|I was watching the television show Sons of Anarchy and on looking at the logo for the show I was struck by the similarity between the lettering used for the name of the titular motorcycle gang and our Posada font. Clearly their lettering derived from that same neo-gothic southwestern tradition. The main difference was that the Sons of Anarchy font has spurs on it and the outlines of the Posada font are smooth. That seemed like an obvious feature to make available to fans of the Posada font, so a little bit of work produced the new Posada Spur font, which adds spurs to the basic Posada design and also includes a useful outline version of the basic character set as a bonus.|
|Our new Barnabas font is the result of our Dark Shadows font design project. It’s an original font inspired by the original titles for the Dark Shadows television show, but updated for a more contemporary audience with the upcoming release of Tim Burton’s Dark Shadows movie in mind. It combines gothic capital letters with Latin small caps reminiscent of the original titles, but distressed and roughened to create a darker and more degenerate effect.
The name of the font was picked by voters on this page who preferred Barnabas (the first name of main character Barnabas Collins) to several alternatives. The sample graphic features a picture of the Corey Mansion which is the model for Collinwood in the TV series. It’s also the first new font to include the OpenType version as one of the standard formats at no additional charge, which will be our practice from here out. You can try the DEMO version of Barnabas for free with a limited character set. Or you can ORDER the full version for only $24 online and download it right away.
I’m always mining the great graphic legacy of past eras for cool resources to use as the basis for fonts, and while I more typically go to antique sources, there’s a lot of great material to be found in the relatively recent past in vintage products of popular art like the covers and artistic content of pop novels and comic books.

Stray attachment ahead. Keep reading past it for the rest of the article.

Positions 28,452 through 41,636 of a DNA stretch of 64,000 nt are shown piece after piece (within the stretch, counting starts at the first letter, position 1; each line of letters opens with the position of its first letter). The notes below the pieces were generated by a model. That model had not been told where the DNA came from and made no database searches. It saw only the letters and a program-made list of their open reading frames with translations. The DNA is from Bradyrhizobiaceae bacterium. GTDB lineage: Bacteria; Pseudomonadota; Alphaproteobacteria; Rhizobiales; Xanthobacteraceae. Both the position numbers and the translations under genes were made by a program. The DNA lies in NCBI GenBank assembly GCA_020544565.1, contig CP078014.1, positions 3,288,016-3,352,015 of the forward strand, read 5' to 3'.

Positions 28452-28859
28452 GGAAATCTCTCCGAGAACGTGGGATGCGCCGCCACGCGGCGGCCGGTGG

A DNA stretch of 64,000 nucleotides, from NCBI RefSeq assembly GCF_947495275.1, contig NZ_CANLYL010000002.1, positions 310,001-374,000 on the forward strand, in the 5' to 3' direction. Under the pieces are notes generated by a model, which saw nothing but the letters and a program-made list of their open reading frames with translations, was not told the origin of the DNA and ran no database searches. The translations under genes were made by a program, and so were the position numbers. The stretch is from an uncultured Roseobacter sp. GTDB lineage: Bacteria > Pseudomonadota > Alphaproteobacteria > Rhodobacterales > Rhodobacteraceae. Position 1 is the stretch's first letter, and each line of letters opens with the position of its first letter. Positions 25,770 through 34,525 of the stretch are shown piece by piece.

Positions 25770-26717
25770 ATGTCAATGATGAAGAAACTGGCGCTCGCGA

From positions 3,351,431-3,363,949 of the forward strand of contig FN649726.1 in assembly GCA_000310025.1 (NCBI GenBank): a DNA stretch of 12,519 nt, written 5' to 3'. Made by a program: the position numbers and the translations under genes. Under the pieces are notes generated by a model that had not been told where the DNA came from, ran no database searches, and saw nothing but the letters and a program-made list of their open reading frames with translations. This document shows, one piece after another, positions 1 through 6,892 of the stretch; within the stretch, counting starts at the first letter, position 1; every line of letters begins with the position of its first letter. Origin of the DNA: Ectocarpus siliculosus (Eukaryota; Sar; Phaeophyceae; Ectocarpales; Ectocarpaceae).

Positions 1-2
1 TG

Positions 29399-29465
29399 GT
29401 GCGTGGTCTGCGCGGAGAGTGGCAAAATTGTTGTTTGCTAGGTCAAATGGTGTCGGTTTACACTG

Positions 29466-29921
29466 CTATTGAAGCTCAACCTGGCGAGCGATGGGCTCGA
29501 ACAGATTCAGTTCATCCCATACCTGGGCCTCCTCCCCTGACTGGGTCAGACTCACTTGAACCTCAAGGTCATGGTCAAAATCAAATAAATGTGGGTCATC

With Halloween approaching, my attention was focused on sources for horrific fonts and so I went wandering the web looking for lettering from classic horror comics. They were a big element of the comics market when I was growing up in the 1960s and 1970s. As a teen I was particularly taken with the large-format black and white comics like Eerie and Creepy which defied the comic code, but there was also a lot of good material in the more crudely produced color horror comics of the 50s and 60s which were more conventional but still featured creative lettering and quality art.
My big disappointment in this quest was my inability to find good examples of interior lettering on the internet, requiring me to go rummaging in the garage for actual physical printed comics (see more on this later), but I did find excellent sources from examples of cover art and lettering, including coverbrowser.com which I previously used as a source for pulp novel covers, and some nice higher quality images at samuelsdesign.com.
With a lot of great source material to consider, what I was ultimately drawn to was the original title lettering from the first five issues of Vampirella, the most provocative and sexually charged comic from the publishers of Eerie and Creepy. Vampirella‘s concept and stories don’t always bear close examination, though they are better than the terrible movie based on them which was released in the 1990s. But Vampirella did feature some excellent art, including some of the best work of Frank Frazetta, and although I’m not so fond of the title design which was used for most of its run, the original title design was powerful and striking and would make a good basis for a font.
The Vampirella lettering is an interesting example of lettering with an outline which conforms to the countours of the letters, a style particularly popular in horror comics and psychedelic era poster design. I’ve done similar fonts like Hendrix and the effect is excellent for titles where you want characters to overlap and nest with each other. It also has characters offset at different levels relative to the baseline, something which is easy to do when hand lettering, but more challenging in a font. It’s best addressed by having multiple different versions of each character in different positions and kerned and hinted to fit with other likely characters in two-letter combinations.